Telling Stories: Chapter 1 review

1. Storytelling vs. News Report

Traditional news stories relate what happened. They start with a fact. They have a headline. They have supporting facts. But they don’t engage with character or plot.

Storytelling not only informs viewers, but engages them emotionally through a character and a series of events.

2. Narrative arc

Stories often follow a narrative arc.

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freytags-pyramid-jpeg-001

It starts with a character. The audience meets the character and learns a few things about her: this is called exposition.

Then there is a complication (or inciting incident) that forces the character to act or respond.

There is the rising action of the story. The character responds to the incident through a series of actions.

The story then reaches a climax – the peak moment of drama in the story.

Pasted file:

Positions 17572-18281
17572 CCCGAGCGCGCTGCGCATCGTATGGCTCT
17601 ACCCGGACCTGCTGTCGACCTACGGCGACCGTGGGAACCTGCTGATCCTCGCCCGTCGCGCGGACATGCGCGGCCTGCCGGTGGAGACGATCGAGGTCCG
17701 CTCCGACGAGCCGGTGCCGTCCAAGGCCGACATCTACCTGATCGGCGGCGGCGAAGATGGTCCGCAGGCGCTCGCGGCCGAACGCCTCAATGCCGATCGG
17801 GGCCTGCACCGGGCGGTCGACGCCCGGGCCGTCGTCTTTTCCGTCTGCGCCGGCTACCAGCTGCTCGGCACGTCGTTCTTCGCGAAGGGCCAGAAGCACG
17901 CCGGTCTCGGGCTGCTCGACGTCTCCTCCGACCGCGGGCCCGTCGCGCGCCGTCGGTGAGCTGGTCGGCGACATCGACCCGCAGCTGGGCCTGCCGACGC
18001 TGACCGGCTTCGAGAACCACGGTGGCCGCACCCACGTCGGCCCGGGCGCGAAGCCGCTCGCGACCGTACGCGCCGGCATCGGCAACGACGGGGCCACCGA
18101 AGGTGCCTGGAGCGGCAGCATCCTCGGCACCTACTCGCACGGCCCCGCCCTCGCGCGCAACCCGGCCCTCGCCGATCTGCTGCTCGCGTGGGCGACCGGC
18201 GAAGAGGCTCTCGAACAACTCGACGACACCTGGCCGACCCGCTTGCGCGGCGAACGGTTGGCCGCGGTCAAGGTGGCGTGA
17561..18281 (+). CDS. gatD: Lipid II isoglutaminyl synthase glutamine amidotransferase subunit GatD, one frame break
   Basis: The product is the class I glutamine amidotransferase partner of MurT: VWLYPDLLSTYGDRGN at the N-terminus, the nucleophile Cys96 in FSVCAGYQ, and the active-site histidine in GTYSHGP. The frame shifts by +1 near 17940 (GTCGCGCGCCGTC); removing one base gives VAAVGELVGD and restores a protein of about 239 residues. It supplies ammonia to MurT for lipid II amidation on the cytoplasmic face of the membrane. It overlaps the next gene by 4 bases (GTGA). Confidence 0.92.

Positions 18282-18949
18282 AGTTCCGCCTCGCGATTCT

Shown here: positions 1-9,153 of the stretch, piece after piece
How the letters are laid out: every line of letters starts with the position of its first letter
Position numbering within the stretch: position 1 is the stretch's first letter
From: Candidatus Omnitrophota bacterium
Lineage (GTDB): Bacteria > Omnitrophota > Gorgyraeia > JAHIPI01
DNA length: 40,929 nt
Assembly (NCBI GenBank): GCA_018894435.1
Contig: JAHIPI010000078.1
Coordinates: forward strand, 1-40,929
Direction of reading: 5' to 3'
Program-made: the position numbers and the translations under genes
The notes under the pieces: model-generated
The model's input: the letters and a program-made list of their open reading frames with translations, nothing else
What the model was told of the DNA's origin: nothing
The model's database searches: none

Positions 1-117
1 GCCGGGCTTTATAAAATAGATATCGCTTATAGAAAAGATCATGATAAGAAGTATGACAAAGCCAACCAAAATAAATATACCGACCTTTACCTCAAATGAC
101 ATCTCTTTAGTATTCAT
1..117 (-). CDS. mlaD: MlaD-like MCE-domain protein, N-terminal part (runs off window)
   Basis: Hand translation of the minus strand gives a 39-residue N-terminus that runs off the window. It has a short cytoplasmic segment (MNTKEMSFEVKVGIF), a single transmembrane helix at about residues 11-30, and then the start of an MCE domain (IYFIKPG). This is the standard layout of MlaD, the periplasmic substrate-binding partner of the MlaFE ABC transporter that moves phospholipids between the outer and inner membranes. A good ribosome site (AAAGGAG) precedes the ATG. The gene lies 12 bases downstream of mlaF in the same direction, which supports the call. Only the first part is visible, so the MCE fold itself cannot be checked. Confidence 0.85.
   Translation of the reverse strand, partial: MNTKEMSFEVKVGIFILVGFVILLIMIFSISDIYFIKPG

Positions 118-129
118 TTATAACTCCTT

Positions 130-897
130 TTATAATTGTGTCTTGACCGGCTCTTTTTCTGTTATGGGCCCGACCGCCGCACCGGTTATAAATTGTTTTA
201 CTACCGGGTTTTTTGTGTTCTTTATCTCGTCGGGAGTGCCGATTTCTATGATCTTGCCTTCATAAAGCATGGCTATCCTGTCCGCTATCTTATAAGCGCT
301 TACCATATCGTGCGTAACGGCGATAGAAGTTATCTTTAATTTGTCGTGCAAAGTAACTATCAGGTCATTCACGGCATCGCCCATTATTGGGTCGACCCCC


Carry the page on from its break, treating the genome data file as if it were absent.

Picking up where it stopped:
Then there is falling action. This action is a response to the climax.

Finally, there is a resolution. It completes the story. The character has changed or learned something.

Listen for each of these in this audio clip.

3. Building Blocks of Multimedia Storytelling: Exposition, Anecdote and Moment of Reflection (Note: This isn’t in the book)

Three building blocks of audio storytelling:

1. Exposition – The “Who? What? Where?” of a story. Name, age, occupation, activity, location. Note: This can often go in text.

2. Anecdote – The “How?” of a story. A brief story or memory/series of events. “This happened, then this happened…”

3. Moment of Reflection – The “Why?” of a story. Why are you telling us this? What is the point of the story?

Listen for each of these in this audio clip.

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